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Former Director of Amnesty International to Present Darfur, U.S. Foreign Policy Lecture

William Schulz, former director of Amnesty InternationalPeacekeeper and protector of human rights Dr. William F. Schulz will speak about the United States' role in foreign affairs at 7 p.m. Tuesday, Oct. 21 in Whitcomb Lee Conservatory.

The former Executive Director of Amnesty International USA (1994-2006) will present "The Final Test: Darfur, Genocide, and the Responsibility to Protect" and will share his experiences visiting Darfur refugee camps.

Schulz's presentation, sponsored by Doane's Public Events Committee, is open to the public and will be followed by a question-and-answer session.

Schulz has traveled the globe in pursuit of a world free from human rights violations. In September 2004, he participated in an Amnesty mission to Darfur, Sudan, to help redress the humanitarian crisis in that region. In 1997, he led an Amnesty mission to Liberia to investigate atrocities committed during the civil war there, and in 1999, he returned to Northern Ireland with Amnesty to push for human rights protections as part of the peace process.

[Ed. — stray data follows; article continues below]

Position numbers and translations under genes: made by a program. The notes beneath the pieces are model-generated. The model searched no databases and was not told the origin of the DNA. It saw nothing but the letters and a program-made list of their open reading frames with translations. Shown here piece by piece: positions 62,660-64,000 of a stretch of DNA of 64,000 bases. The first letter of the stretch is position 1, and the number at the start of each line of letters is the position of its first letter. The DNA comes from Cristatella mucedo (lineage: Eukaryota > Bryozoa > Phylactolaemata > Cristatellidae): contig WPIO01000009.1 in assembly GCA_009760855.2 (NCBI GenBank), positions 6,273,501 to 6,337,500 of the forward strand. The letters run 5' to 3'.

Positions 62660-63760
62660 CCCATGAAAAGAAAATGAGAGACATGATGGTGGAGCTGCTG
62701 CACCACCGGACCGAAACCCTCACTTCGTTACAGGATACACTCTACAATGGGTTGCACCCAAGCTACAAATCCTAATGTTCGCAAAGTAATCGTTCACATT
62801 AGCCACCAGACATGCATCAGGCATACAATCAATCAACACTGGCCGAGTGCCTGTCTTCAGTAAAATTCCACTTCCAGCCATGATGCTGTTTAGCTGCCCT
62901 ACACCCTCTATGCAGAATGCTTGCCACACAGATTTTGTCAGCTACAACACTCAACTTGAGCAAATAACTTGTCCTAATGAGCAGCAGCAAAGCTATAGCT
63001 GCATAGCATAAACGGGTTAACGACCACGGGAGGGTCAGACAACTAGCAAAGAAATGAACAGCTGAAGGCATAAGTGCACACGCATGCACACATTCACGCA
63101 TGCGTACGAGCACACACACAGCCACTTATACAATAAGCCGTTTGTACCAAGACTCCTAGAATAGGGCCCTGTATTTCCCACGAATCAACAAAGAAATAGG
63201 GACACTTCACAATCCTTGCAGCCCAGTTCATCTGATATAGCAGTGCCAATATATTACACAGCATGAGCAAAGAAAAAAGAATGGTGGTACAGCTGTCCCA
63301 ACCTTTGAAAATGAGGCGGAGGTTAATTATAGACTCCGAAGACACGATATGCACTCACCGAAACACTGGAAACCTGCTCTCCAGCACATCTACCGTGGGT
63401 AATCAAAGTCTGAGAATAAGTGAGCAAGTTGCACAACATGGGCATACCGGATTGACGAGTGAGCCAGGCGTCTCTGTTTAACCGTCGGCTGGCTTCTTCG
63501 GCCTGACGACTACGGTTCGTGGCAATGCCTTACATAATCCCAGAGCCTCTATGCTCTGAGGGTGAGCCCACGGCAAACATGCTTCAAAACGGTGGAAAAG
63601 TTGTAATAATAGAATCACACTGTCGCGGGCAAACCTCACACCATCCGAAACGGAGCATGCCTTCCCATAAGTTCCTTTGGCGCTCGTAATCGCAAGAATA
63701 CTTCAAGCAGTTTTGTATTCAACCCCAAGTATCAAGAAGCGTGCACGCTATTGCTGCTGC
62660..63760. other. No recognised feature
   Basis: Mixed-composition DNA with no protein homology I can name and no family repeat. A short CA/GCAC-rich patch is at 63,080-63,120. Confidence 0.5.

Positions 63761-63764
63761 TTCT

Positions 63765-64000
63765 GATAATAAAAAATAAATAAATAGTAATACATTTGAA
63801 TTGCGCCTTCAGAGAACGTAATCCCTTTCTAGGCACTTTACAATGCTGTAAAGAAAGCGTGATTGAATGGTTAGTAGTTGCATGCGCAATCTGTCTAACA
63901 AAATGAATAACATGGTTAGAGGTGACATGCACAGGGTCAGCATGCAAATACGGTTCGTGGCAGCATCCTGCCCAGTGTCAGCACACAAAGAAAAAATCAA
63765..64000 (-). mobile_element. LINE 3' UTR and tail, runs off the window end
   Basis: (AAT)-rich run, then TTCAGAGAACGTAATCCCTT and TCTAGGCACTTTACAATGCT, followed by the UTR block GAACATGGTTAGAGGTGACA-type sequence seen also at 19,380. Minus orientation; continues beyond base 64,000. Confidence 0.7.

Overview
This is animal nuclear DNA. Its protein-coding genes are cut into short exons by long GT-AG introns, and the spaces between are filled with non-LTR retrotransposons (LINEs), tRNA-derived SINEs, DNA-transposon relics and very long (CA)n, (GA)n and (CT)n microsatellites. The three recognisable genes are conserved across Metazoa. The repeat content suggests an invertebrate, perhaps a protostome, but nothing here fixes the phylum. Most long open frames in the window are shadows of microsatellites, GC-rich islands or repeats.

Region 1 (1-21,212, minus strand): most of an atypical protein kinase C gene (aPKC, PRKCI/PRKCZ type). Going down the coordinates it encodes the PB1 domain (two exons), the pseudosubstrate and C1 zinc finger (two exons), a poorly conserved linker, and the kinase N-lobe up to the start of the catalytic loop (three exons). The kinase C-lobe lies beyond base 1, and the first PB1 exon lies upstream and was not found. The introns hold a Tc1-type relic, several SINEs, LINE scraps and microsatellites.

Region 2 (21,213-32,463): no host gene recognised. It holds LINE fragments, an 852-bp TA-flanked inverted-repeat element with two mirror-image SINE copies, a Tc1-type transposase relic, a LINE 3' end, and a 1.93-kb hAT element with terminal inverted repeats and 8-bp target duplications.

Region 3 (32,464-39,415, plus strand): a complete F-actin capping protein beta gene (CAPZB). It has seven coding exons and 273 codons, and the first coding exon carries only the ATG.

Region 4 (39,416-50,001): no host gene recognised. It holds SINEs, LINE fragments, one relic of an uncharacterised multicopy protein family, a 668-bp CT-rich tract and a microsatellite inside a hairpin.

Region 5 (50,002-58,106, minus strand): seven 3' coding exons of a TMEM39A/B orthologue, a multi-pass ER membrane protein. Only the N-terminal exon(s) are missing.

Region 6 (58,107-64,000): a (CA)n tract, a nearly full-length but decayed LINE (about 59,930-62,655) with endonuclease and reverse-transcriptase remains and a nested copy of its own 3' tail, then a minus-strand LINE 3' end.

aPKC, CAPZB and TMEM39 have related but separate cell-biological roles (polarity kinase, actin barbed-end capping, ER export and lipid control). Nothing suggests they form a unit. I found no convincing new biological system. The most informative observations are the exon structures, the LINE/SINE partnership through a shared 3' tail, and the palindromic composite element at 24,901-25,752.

According to The New York Review of Books, June 2002, "William Schulz, the director of Amnesty International USA, has done more than anyone in the American human rights movement to make  human rights issues known in the United States."

An ordained Unitarian Universalist minister, Schulz was appointed Executive Director of Amnesty International (USA) -- the world's oldest and largest international human rights organization -- in March 1994 after serving for eight years as president of the Unitarian Universalist Association of Congregations. As president of the association, he was involved in a wide variety of international and social justice causes, including coming to the defense of the religious and ethnic minorities in Romania after the fall of Nicolae Ceausescu.

As a Senior Fellow at American Progress in Washington, D.C., Schultz now works in the area of religion and public policy and oversees a project designed to provide a blueprint for human rights policy for the next U.S. administration.